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Illinois Governor Ryan Discusses Seven-Mile Ice Block Jamming River

Aired February 28, 2001 - 1:53 p.m. ET

THIS IS A RUSH TRANSCRIPT. THIS COPY MAY NOT BE IN ITS FINAL FORM AND MAY BE UPDATED.

LOU WATERS, CNN ANCHOR: A huge block of ice is jamming up the Rock River in Illinois. How big it is it? Try seven miles long. It's sending water from the river onto the land, and that's caused about 200 people from three Illinois towns to get out of Dodge.

Ground zero is the town of Cleveland, which is about 140 miles west of Chicago. Right now, the water has blocked the only road out of there.

The Illinois Governor, George Ryan, who's been touring the state has just arrived back in Springfield -- is good enough to be on the telephone with us.

Governor, what do you see overhead?

GOV. GEORGE RYAN (R), ILLINOIS: Well, you're right: It's a big -- one big block of ice that's jammed up the river and has flooded all of the surrounding area. Cleveland has a population of 283 people. And we've already rescued about 80 of those people by boat. It's going to be very difficult to get anybody else out of there, unless it's by air. Because of the ice, it's going to be tough to go back in with a boat.

WATERS: Those folks, we understand, were ordered out of there, but we know for a fact that some people are refusing to budge. What if anything can be done about that?

RYAN: Well, not a whole lot. There's 10 people that have refused to leave. I talked earlier to -- by cell phone -- with a couple, an 80-year-old couple, that had been there for the duration and for many, many years. George and Betsy Luss (ph) is their name. And they refuse to come out. I begged them to come out, and they said, nope. It's been their home, they've been there for 50 years, and they're just going to stick it out.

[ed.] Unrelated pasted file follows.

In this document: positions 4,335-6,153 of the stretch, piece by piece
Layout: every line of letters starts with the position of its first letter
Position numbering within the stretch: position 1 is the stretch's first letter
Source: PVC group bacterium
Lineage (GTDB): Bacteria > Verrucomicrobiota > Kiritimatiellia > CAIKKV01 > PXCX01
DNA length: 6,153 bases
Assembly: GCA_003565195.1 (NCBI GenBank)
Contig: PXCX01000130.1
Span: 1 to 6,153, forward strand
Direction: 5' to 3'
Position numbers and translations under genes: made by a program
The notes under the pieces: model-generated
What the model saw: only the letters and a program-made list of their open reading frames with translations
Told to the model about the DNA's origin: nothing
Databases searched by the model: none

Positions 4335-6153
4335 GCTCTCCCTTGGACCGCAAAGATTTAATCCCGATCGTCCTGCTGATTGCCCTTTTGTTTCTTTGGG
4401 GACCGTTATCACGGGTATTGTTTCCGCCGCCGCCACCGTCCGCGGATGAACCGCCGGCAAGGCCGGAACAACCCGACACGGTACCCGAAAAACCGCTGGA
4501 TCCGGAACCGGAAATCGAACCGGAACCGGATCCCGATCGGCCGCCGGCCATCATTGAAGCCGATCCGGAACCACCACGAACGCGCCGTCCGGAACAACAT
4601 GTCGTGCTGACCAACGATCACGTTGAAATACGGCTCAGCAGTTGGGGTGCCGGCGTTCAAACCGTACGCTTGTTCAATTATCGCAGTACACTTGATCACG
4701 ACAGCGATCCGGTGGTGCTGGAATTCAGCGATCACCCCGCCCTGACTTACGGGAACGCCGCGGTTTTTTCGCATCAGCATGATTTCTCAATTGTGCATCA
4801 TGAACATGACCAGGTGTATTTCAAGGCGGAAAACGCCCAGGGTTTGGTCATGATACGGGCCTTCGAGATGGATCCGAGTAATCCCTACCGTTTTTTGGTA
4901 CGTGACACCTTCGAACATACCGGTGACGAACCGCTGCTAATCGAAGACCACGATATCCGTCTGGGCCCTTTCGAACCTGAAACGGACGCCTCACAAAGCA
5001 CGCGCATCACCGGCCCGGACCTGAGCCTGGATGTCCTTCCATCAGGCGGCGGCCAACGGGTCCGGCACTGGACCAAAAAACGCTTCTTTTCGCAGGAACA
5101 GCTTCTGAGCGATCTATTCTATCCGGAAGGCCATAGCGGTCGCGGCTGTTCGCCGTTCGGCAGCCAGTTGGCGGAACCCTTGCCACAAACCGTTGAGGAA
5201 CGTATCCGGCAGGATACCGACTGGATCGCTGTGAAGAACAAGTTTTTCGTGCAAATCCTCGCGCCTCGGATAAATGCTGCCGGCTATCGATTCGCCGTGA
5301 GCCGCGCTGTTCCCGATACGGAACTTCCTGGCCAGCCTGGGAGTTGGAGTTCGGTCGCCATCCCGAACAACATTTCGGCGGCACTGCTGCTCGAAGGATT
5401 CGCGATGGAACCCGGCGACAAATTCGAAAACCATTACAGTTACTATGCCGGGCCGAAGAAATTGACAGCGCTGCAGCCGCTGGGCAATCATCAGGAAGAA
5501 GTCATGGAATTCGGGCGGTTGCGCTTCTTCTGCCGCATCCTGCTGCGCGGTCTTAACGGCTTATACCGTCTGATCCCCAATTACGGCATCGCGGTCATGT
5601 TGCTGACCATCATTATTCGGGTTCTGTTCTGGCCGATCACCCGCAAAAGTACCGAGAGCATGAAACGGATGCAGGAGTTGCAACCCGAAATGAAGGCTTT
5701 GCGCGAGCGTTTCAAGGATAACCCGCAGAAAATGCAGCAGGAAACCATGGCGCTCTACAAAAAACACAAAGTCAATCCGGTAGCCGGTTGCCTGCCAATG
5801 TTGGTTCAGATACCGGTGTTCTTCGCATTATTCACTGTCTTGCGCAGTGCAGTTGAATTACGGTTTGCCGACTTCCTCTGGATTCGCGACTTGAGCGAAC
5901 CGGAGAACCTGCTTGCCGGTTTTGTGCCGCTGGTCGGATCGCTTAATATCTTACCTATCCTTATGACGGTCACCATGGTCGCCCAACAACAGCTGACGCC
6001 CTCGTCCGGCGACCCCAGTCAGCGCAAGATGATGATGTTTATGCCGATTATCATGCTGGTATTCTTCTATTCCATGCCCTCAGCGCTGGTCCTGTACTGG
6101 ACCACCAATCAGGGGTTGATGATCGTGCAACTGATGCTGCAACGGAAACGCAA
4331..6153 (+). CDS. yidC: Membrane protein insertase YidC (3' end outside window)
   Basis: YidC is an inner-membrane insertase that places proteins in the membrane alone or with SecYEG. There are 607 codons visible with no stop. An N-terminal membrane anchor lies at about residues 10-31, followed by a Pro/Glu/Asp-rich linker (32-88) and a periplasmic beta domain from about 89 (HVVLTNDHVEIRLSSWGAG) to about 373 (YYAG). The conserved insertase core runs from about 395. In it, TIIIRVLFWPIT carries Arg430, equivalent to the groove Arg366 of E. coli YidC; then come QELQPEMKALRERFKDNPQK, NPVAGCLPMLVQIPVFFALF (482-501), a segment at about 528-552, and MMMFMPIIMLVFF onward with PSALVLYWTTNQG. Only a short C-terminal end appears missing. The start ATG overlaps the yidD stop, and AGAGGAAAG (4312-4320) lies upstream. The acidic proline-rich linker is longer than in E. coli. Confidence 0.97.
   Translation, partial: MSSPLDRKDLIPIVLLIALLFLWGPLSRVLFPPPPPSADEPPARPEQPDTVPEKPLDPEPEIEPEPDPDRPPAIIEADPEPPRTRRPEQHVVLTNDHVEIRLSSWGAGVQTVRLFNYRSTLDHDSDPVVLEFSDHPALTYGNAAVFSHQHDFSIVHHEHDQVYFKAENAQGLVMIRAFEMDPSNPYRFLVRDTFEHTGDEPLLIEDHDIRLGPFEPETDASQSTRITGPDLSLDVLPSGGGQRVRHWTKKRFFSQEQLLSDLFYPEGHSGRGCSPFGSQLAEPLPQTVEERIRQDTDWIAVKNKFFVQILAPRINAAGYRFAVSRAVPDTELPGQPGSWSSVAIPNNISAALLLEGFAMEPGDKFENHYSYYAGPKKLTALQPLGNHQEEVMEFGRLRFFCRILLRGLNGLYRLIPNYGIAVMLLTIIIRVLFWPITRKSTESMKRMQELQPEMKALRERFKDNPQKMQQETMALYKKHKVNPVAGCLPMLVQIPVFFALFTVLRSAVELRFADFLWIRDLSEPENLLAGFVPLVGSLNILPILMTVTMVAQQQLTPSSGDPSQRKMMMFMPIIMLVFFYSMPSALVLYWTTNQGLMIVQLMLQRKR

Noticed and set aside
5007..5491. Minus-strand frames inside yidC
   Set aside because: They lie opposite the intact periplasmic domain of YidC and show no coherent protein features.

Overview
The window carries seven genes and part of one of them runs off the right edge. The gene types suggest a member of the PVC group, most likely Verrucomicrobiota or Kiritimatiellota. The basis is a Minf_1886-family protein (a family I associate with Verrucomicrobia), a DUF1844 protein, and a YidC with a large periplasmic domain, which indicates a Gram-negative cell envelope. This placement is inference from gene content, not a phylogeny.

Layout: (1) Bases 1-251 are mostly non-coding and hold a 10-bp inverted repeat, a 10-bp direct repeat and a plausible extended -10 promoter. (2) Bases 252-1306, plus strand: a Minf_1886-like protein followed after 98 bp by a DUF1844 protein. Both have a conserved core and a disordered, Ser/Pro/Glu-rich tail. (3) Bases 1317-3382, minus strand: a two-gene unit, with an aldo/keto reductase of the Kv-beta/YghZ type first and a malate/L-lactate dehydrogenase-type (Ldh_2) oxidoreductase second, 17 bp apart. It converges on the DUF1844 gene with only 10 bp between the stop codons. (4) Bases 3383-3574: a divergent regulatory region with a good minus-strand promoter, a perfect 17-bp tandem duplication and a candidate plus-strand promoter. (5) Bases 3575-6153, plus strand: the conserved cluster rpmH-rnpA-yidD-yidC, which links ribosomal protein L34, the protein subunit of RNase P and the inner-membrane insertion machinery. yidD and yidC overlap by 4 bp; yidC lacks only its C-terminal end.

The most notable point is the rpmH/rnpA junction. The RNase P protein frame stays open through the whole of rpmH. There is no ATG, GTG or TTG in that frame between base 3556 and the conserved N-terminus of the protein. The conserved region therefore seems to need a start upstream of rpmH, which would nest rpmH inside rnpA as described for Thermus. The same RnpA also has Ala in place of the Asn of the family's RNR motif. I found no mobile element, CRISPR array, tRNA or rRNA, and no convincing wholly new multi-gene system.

So hopefully, the river will go down tonight -- that's the anticipation -- and these folks are going to be OK.

WATERS: You no doubt heard, governor, that some of those residents there in Cleveland are already blaming the Corps of Engineers. They say the Corps had not moved fast enough to free up the ice jams. Is there any blame here? RYAN: Well, I don't know how you free up a ice jam that's seven miles long. I'm not sure what the Corp of Engineers could do that at this point, and of course, I'm not an expert in that. But it's one big block of ice, and I don't know where -- if you dynamite it or blown it out or whatever you would do -- where that ice would go. So I think that they just can hope that maybe the water's going to go down -- and that's the theory, at least, for tonight.

WATERS: Well, let's hope so. Thanks for taking the time to help us with the story, governor.

RYAN: Thank you.

WATERS: Illinois Governor George Ryan.

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